In his book "Delivering Happiness," the former CEO of Zappos emphasizes the company's core value of delivering a great customer service experience, which is rooted in understanding and empathizing with customers.
Steve Blank: Often associated with the Lean Startup movement, Blank's "Customer Development" methodology is about startups getting out of the building to interact with and understand their potential customers.
Being customer-centric means employing empathy tactically, truly understanding your customers, and wanting to serve them.
Empathy for Your Customers
When we talk of understanding, it's impossible to sideline the role of empathy.
The phrase "having the tactical empathy" is a bit unusual. "Tactical empathy" is a term popularized by Chris Voss, primarily in the context of negotiation. By choosing it we underscore the strategic importance of empathy in business.
The concept of having empathy for customers, understanding their needs, and communicating effectively is a central tenet of customer-centric businesses and human-centered design. It's the bridge that connects businesses to their customers' hearts and minds.
To no surprise several thought leaders and authors have discussed the importance of empathy in understanding and communicating with customers in various contexts.
They emphasize different facets of the overarching idea that by deeply understanding (and empathizing with) our customers, we can better serve them and help them achieve their goals.
As a research professor who has delved deep into human emotions like vulnerability and empathy, Brown's works stress the importance of understanding and connecting with others. While her work isn't strictly business-focused, the principles she discusses can be applied to understanding and empathizing with customers.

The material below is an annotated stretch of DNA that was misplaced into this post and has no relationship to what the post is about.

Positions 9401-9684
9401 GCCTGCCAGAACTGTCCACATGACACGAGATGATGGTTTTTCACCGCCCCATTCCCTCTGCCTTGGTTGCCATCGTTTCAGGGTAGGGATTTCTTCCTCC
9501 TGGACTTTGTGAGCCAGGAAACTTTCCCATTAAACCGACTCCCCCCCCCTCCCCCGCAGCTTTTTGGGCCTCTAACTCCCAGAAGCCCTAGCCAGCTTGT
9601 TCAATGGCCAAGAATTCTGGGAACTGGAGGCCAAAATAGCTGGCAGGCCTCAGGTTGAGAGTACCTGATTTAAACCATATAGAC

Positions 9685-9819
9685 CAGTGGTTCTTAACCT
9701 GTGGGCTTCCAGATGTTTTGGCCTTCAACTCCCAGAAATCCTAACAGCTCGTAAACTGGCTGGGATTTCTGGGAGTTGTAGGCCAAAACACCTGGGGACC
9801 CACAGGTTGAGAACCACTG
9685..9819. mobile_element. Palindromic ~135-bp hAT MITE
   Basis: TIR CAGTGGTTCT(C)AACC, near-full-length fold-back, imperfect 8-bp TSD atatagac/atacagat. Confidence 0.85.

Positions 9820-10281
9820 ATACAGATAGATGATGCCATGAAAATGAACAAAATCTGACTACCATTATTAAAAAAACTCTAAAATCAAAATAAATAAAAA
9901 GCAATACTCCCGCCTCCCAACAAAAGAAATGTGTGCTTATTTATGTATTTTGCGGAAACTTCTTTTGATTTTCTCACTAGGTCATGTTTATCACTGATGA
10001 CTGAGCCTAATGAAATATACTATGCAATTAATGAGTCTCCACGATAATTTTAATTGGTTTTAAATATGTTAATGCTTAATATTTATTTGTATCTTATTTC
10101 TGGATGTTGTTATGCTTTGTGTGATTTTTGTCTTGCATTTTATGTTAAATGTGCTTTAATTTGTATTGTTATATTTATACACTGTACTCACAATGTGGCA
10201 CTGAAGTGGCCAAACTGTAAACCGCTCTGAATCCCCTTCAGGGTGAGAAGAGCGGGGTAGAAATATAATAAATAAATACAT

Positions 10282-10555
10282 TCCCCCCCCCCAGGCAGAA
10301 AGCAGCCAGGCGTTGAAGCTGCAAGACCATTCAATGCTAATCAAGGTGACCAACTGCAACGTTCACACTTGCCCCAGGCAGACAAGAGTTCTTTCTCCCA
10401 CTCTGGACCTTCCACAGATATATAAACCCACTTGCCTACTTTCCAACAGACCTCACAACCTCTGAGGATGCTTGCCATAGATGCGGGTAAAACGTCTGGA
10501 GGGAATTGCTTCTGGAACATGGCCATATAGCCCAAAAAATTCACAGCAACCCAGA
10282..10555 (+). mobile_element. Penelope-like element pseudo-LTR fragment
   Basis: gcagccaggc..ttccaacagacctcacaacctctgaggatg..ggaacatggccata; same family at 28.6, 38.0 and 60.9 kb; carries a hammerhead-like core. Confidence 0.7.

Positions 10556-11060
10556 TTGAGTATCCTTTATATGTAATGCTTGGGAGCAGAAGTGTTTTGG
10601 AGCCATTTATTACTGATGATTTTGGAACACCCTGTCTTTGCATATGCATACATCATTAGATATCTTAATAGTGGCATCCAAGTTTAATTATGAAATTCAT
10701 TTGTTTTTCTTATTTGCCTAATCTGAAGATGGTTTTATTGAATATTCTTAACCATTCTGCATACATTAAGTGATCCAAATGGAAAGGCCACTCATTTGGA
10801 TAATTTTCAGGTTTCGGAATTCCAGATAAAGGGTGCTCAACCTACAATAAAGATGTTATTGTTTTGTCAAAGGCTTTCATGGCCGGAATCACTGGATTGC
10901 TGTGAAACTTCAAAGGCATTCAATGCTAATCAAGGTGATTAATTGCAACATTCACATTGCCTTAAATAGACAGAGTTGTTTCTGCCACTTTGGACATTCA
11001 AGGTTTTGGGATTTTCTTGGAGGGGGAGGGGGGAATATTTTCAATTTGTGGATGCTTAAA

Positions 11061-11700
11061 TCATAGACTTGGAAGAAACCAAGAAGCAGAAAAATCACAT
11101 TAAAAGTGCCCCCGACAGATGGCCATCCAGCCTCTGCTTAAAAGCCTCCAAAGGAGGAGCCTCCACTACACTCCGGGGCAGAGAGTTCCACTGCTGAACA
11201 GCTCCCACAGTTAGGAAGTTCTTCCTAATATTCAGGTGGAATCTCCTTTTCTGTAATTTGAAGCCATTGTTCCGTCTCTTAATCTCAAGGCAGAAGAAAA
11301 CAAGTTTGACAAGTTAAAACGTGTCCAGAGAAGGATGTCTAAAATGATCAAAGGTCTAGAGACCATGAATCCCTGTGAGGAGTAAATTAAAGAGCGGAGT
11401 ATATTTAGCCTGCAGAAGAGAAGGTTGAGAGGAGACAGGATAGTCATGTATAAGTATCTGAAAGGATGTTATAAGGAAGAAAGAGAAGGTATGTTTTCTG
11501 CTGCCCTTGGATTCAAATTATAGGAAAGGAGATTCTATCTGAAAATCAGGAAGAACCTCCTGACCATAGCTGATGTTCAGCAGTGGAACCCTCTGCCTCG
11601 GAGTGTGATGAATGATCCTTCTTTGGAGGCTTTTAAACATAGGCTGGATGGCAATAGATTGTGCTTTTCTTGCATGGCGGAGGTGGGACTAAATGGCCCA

In "Crossing the Chasm," Moore discusses the challenges of marketing innovative tech products to mainstream consumers. Deep understanding and empathy for various customer segments (early adopters, early majority, etc.) are crucial concepts in his work.
Tim Brown & Jocelyn Wyatt
As key figures at IDEO, a global design and innovation firm, they champion the concept of human-centered design. This involves deeply understanding and empathizing with the end-users (customers) to design products, services, and experiences that genuinely cater to their needs.
A pioneer of the buyer persona concept, Zambito emphasizes understanding buyers (or customers) not just demographically but psychographically. His work revolves around deeply understanding and empathizing with customers to guide marketing and sales strategies.
Known as the "Father of Visual Basic," Cooper emphasizes the importance of designing for user needs in his book "The Inmates Are Running the Asylum." His concept of "persona" design revolves around deeply understanding and empathizing with users to create better software interfaces.
In "Building a StoryBrand," Miller discusses the importance of positioning customers as the hero in a brand's narrative. This inherently requires understanding, empathizing with, and communicating effectively with customers to guide them towards their goals.
In his book "To Sell is Human," Pink discusses the importance of attunement (which involves empathy) to understand perspectives and communicate effectively, whether you're selling a product or pitching an idea.
As we culminate our exploration into customer-centricity, one thing stands clear: to thrive in today's business landscape, understanding and empathizing with our customers isn't just an option—it's an imperative.
Drawing from the insights of these great minds, let's recommit ourselves to place our customers at the heart of all our endeavors.
Only then can we build enduring relationships and sustainable business success #customerCentricGrowth